What is really scary is this guy has $25 Billion. He could fund them for a lifetime (and combined with Soros that is $45 Billion). I am guessing the Bradys have financial problems only because he would like to see his own organization become the dominant name in gun rights prevention. Otherwise he could throw some spare change at them and they’d be back to their heyday. This guy gave $220 million to make people stop smoking, so $2 million to Joyce seems unbalanced considering how much energy he personally spends talking about gun control versus pushing his anti-smoking or anti-soft drink will on people.

  8. Sage Thrasher says:

    I wouldn’t call what MAIG does on the up & up since their whole approach to gun control is based on a fallacy about “illegal guns”–which don’t actually exist in most of the cities where Bloomberg’s legions of Mini-Me Mayors talk up his party line in exchange for campaign donations and other political support. The guns move and in through the system completely legally until a felon obtains one, but even then the gun isn’t illegal it’s the action of the felon who unlawfully possesses it that is the problem. Bloomberg’s emphasis on making his lobbying pitches based on personal favors to him, e.g. “I really need this one, Bob,” is disconcerting but also shows the weakness of the organization he’s built with MAIG–without him at the helm, it’s nothing.

  9. dustydog says:

    For this to be reasonable, either Bloomberg is personally funding the anti-gun groups, or is channeling money to the anti-gun groups.

    If he is channeling money, it isn’t coming from regular people.

    Bloomberg may be anti-gun because he is crazy, but if some group is paying for anti-gun propaganda, it is because they want more violence and more poor people in jail (the direct and practical outcomes of anti-gun laws and attitudes).

    The only groups willing to secretly pay that type of money would be lawyer associations, prison guard unions, and urban ‘community organizer’ hate groups that aggregate political power.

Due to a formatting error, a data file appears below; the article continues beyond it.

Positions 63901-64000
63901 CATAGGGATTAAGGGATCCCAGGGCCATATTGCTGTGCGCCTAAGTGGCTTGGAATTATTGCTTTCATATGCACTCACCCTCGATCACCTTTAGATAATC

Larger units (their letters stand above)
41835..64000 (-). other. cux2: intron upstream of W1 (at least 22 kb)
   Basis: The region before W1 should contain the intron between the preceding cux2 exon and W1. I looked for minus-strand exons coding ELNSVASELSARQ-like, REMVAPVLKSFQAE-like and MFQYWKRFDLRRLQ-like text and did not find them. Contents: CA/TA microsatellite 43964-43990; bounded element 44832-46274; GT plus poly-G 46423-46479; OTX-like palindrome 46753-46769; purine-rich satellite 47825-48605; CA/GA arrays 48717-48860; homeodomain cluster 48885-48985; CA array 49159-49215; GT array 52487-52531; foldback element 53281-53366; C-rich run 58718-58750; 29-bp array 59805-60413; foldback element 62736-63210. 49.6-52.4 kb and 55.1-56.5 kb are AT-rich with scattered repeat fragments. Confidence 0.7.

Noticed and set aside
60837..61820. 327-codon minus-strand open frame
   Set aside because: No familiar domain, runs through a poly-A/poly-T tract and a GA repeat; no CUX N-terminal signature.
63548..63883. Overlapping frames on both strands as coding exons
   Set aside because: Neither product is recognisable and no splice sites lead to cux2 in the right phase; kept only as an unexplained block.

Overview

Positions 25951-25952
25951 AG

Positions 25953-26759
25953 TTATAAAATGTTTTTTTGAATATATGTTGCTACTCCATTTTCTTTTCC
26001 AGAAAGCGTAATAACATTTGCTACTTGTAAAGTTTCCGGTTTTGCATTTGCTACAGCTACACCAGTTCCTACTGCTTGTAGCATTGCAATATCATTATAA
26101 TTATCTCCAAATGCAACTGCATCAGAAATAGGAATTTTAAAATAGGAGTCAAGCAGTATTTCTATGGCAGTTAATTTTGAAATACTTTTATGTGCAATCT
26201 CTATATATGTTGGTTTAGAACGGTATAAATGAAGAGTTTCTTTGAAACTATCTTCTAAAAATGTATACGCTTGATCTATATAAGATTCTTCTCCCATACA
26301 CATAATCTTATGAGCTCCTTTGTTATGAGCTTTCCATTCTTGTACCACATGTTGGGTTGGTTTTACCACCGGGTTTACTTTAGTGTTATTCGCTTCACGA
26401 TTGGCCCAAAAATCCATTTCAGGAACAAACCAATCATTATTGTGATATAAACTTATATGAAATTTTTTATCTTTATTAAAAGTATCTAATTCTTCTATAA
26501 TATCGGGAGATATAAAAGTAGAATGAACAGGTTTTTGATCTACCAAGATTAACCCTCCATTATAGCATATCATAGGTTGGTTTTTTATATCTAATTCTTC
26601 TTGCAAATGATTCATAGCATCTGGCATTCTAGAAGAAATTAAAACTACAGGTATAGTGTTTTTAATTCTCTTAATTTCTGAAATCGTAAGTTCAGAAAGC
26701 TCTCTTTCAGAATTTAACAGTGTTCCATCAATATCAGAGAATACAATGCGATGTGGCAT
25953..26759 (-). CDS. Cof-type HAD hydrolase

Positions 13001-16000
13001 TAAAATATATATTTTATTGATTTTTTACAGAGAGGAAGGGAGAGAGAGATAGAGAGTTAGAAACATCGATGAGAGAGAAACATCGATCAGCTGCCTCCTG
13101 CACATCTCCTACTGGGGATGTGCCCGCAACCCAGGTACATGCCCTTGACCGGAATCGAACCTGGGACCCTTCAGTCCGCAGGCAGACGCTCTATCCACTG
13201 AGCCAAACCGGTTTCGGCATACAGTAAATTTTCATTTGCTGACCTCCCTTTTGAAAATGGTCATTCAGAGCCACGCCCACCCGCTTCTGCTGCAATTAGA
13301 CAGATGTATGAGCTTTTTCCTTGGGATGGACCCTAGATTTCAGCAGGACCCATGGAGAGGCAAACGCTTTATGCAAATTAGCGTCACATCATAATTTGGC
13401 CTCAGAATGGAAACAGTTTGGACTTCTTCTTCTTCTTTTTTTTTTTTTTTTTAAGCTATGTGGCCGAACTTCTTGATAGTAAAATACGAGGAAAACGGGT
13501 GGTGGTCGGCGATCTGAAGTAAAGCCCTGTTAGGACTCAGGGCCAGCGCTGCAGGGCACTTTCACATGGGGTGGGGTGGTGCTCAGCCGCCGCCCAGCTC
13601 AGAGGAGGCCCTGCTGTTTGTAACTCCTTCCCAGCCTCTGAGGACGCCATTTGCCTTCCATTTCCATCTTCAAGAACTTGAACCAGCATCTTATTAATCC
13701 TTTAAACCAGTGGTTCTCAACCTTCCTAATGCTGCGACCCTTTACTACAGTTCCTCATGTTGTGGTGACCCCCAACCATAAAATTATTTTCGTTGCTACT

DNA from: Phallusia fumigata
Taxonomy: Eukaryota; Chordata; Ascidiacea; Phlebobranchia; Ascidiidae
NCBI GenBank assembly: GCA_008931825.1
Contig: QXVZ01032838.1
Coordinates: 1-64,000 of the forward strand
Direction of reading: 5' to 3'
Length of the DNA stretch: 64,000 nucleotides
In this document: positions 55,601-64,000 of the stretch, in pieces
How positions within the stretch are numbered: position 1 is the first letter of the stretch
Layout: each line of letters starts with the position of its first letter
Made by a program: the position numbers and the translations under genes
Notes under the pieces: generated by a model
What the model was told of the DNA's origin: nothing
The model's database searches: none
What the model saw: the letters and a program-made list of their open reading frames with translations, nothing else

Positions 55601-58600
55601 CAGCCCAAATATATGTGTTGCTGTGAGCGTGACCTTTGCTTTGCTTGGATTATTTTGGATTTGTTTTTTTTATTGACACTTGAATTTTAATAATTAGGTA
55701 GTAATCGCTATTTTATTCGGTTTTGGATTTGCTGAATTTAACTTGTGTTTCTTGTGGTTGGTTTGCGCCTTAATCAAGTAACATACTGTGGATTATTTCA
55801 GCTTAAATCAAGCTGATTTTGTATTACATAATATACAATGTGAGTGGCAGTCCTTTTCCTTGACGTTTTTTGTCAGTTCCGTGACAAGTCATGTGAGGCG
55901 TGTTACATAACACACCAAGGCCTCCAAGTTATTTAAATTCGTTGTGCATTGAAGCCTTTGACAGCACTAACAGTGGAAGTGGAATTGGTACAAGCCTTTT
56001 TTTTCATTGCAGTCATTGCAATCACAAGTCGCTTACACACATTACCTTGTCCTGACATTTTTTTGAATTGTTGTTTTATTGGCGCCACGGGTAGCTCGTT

10. Luis says:

    Bloomberg realizes he’ll never become president – for a variety of reasons, not the least of which is his gun-control stance. So he’d rather be the puppet-master, as it were, pulling the strings of a president hostile to the Second Amendment. I say, he, Soros and Hollywood are the biggest bankrollers of the anti-gun movement right now, with the MSM being their messengers.

    I will say this, however: MAIG has more staying power than I gave it credit for. After SCOTUS’ ruling in McDonald v. Chicago, which incorporated the Second Amendment against every state, county, parish, borough, city and town in the U.S., I thought MAIG would wane in influence, as all of these mayors presided over cities where the Second Amendment now applied, in a de jure sense – even as they were restricted de facto.

    Bloomberg’s third term as NYC mayor will (mercifully) end in January 2014, and I don’t think he’ll be that influential once he leaves the public stage – unless he decides to run for governor of New York. Scary.

    There’s another alternative: his respiratory functions will cease between now and then.

  11. tsafa says:

    The term “Well Regulated” in the Second Amendment meant “Well Manned and Equipped ” in 1791 as was determined in the 1939 United States v. Miller case after referencing the autobiography of Benjamin Franklin. The concept of Government Regulation, as we understand it today, did not exist at the time. United States v. Miller also determined that the term “Arms” refers to “Ordinary Military Weapons”. American Citizens have the right to Keep and Bear, which means Own and Carry, any weapons that a soldier carries into battle. That includes past, present and future weapons. The American people still have some work to do with regard to taking back their rights.